Fanby Neil Holmes

My daughter and I were having a pillow fight in her bedroom. We got carried away and thwack! A pillow whacks the ceiling fan. Cuh-thunk cuh-thunk cuh-thunk. Now the ceiling fan, a four blade, has one twisted and bent. Here’s the thing: no matter how hard you try, you can’t get it back in balance.

While on the phone the next day with a frustrated AE, she was lamenting the lack of respect between sales and the air staff. They rely on each other, but her sales manager keeps alienating the air staff with comments like “without us you wouldn’t have a job.” Then my daughters ceiling fan started spinning in my head - Cuh-thunk cuh-thunk cuh-thunk. I couldn’t help but think of the radio station as a ceiling fan.

When it’s aligned and well lubricated, the fan is working to be cool to as many listeners as possible, to generate revenue, to be a part of the community. And each of the four blades is instrumental and interdependent to the others in making the breeze, in moving listeners, in moving clients, with making one more revolution. In short, if one is missing, the fan wobbles out of control and will disintegrate, hurting people in the process.

Look at each blade as one of four essential components of the station: air staff/programming, sales, production, and engineering. The fifth element required, of course, is the motor/housing. That would be the office staff. More on them in moment.

But first, consider each of the four blades: We’ll start with engineering. These are the people who get and keep the studios running and the station on the air, allowing others to do their job. The engineering staff provides the megaphone through which the station’s programming is heard, allowing the other blades and fan housing to do their jobs and collect a paycheck.

Another blade is the air and programming staff. These are the people that build the product the sales staff sells to clients. The air and programming staff bring in the listeners, the station’s product — ears. The air and programming staff do the research on the lifestyle, pull the all-nighters or wake up in the dark to fill the airwaves with content, garnering listeners, and allowing the other blades and fan housing to do their jobs and collect a paycheck.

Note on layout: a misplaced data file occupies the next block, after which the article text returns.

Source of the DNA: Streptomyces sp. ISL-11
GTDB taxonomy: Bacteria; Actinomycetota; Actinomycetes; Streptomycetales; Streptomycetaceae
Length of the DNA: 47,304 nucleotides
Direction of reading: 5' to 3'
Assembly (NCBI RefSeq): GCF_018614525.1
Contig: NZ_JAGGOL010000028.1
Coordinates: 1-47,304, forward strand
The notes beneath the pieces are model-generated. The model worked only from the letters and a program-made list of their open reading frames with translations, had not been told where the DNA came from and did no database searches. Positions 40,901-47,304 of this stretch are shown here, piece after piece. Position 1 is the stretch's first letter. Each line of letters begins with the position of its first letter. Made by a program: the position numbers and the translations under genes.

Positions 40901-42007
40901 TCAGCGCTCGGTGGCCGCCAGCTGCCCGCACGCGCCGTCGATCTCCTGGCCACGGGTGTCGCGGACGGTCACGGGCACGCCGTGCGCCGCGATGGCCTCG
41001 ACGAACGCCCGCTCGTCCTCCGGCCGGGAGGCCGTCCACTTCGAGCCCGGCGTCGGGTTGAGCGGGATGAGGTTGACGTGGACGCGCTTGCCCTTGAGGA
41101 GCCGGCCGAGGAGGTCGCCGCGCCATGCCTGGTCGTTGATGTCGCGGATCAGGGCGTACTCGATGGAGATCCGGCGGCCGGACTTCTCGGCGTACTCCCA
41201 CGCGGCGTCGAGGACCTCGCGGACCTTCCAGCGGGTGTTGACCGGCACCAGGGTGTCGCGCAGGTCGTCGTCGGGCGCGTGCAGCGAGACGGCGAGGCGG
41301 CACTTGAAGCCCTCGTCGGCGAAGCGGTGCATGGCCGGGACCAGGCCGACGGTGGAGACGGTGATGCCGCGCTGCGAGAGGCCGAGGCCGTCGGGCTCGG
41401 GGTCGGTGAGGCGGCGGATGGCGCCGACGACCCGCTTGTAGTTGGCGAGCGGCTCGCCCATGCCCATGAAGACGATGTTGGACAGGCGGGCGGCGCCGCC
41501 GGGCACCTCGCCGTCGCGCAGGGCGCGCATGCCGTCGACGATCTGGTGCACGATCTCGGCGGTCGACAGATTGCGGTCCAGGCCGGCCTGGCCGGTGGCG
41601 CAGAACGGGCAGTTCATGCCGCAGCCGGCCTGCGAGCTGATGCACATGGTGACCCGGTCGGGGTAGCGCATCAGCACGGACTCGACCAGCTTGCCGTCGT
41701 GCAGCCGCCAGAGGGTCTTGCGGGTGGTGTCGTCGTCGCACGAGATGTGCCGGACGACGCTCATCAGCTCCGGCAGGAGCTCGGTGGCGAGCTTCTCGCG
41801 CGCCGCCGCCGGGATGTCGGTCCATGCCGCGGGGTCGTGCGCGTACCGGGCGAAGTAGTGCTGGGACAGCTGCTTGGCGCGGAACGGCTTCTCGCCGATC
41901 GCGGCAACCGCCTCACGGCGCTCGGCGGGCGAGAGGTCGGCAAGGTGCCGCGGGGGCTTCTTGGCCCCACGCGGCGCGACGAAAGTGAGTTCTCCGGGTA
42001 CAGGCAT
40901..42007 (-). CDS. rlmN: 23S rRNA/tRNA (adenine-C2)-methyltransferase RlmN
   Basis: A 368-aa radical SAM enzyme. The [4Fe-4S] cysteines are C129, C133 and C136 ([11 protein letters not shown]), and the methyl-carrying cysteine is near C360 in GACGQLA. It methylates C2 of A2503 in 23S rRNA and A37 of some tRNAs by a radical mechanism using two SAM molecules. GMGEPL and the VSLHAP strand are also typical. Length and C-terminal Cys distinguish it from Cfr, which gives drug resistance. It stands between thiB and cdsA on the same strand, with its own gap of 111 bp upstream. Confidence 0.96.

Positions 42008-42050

One of the blades has to be the sales and promotion staff. Zig Ziglar claims there is nothing without sales. Ziglar’s declaration is incomplete. Without a product, sales is nothing (and it is already hard enough selling “air,” right?). So sales needs the air and programming staff to generate the audience, and the air and programming staff need sales to hit the street and handle rejection. Sales is a bitch. It takes a special breed, just as being on the air takes a unique talent. Yes, sales and programming are different personalities, but interdependent for a functioning station. The sales staff scratches and claws out in the “real world,” allowing the other blades and fan housing to do their jobs and collect a paycheck.

Production has to be another blade. While it may involve the air staff for voices, it also involves the sales department for copy points (sometimes even copy, but that’s another discussion for another day). Without production, the sales staff may sell all the time it can, but will never get a renewal as the results can never live up to the promise. Yes, each station needs a creative, compelling talent coach to craft relatable and motivational spots for local clients, and a production staff to dub the agency work for broadcast. (Plus monitor the order the spots play on air, schedule voices so they don’t represent competing advertisers, and so much more). That’s part of how the production staff allows the other blades and fan housing to do their respective jobs and collect a paycheck.

Notice none of these blades were labeled one, two; first, second, etc. The entire fan (station) is interdependent, and therefore no blade (department) is more important than any other. That’s worth repeating: Each department depends on the others, and none is superior.

That means we’re ready to look at what holds the station together and spinning in the same direction: the office staff. Without the office staff to create proposals, to answer the phone, the deposit the client’s checks, and to generate your paycheck, nobody will work for long. Period.

In fact, without any of these “ceiling fan” components, the station shuts down. No person or job is more important than any other. Not the Program Director or custodian, not the DOS or the board op. They all have responsibilities to keep the station moving together, and when one stops, eventually everyone stops. Including the office staff, because without the fan blades, the office staff would overheat as it spun in circles.

So if someone in the station demonstrates they think they are more important than anyone else, whether it’s someone from mornings or overnights, a new account exec or the twenty year veteran, or even the market manager; they need to make amends or find the door. I had a GM a long time ago that called it “stinkin’ thinkin’.” He showed the entire staff that positive morale and team spirit were required to be successful. Sure, personality conflicts happen, but work it out; you are all on the same team, responsible for each other’s success — and paycheck. Maybe it’s better to remember that before the pillow hits the fan, ‘cause once that blade is out of whack, once the “stinkin’ thinkin’” makes itself known, everyone’s job is much more difficult.

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